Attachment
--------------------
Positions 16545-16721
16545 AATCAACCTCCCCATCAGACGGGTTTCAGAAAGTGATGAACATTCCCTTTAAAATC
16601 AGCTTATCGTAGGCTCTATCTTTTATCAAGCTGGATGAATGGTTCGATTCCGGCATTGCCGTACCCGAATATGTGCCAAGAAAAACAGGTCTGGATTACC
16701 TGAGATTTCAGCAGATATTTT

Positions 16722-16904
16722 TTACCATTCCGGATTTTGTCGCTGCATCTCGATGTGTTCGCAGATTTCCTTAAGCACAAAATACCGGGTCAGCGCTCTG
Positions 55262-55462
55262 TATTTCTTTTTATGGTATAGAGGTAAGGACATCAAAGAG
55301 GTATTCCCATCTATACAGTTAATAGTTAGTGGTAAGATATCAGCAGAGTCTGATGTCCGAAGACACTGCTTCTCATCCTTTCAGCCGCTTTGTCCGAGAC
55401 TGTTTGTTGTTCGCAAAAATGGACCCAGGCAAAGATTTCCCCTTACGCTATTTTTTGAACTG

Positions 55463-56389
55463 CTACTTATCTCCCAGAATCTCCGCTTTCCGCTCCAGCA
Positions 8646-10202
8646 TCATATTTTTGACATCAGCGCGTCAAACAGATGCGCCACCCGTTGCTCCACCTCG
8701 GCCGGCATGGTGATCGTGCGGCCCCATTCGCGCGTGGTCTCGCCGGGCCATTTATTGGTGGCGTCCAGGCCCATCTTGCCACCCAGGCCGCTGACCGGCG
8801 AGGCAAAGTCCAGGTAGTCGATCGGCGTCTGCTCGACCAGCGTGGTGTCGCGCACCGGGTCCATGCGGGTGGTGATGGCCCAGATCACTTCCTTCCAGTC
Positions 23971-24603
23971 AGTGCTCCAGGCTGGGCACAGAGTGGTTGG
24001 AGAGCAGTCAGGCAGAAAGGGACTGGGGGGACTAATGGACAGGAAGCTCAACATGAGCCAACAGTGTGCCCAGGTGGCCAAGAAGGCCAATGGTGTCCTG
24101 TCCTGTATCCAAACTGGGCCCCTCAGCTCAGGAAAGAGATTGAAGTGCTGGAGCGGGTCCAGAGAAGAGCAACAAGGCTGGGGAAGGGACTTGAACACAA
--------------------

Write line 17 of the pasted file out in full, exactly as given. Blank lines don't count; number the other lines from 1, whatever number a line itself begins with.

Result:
Positions 23971-24603